Similarly with marriage equality, councils were absolutely pivotal to bringing that momentum of support for marriage equality across the nation. This is really something important that councils do, advocating on behalf of their communities. That is democracy, and I think they should continue to do that. I know it has become some sort of bugbear for the Liberal Party that councils should happen to do that, but that is democracy and you have got to represent the people that have put you in there and your constituents. I just touch on what is missing from this bill: the lack of donations reform. Again, it is inexplicable why we would have donations reform at a state level yet then have essentially a free‑for‑all at the local government level. Really when you have got issues in terms of conflict of interest, when you have got councillors making decisions on planning applications and, with that, potential donations from property developers, it is an out‑and‑out conflict of interest.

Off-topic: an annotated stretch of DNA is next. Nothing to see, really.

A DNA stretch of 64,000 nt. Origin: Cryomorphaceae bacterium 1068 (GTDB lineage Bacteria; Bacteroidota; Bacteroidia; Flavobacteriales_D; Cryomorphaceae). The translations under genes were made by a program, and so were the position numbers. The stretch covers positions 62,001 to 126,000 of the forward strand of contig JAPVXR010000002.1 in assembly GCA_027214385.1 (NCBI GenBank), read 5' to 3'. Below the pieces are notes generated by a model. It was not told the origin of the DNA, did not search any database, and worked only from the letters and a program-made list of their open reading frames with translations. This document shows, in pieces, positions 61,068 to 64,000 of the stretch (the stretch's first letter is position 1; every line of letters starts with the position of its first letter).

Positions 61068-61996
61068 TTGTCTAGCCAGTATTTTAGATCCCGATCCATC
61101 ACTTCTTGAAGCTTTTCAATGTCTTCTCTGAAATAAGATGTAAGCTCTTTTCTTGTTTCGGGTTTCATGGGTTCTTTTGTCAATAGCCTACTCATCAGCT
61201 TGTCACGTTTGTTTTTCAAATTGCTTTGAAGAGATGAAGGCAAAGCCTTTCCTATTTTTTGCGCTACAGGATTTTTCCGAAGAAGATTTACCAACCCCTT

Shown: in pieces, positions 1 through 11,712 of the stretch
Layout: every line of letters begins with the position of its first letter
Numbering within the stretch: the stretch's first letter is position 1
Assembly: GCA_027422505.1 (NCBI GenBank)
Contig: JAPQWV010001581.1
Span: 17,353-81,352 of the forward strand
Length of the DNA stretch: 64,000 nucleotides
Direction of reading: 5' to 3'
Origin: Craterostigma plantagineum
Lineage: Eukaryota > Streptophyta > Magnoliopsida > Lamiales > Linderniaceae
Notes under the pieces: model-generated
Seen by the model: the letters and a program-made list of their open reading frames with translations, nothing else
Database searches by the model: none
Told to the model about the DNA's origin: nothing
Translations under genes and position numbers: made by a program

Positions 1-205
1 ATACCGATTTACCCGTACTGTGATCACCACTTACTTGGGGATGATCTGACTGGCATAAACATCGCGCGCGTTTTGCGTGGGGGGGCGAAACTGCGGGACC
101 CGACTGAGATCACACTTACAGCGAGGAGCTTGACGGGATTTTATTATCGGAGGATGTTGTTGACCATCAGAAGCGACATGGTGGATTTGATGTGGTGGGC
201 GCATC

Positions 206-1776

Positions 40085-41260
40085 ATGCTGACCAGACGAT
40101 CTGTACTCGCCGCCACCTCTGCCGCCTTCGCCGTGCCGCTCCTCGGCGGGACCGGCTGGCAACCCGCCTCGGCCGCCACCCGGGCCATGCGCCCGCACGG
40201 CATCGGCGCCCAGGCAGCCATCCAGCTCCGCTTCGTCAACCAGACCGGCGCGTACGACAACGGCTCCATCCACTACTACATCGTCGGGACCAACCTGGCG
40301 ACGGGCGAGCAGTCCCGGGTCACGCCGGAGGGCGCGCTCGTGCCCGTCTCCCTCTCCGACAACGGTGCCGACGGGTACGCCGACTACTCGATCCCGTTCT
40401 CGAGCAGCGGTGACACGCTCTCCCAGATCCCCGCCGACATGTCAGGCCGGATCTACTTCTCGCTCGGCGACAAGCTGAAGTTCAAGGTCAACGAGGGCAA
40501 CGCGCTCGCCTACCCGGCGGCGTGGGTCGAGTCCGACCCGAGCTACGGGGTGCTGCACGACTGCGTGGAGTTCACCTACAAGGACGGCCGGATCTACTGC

Councils play such a strong role within the planning scene, both setting the planning rules and then adjudicating on planning applications. The idea that we would continue to have a system which allows political donations to continue in that is just inexplicable. On the base level, it is a clear conflict of interest. But even when that is declared, if you look at what happened I think several times in the previous term of the Melbourne City Council, you had councillors having to excuse themselves from decisions on planning matters—to the point where the council did not even have a quorum and could not actually make the decision; it had to go back to council. That is not democracy. So there are those issues and there are issues all the way to what we are seeing now at Casey council. It just seems inexplicable that that is not included in this bill. If you look at New South Wales, they have got bans on donations from property developers as well as from the gambling and tobacco industries, caps on donations and expenditure caps. It is just bizarre that that is not included in this bill. That will have a very negative effect on the conduct of our councillors.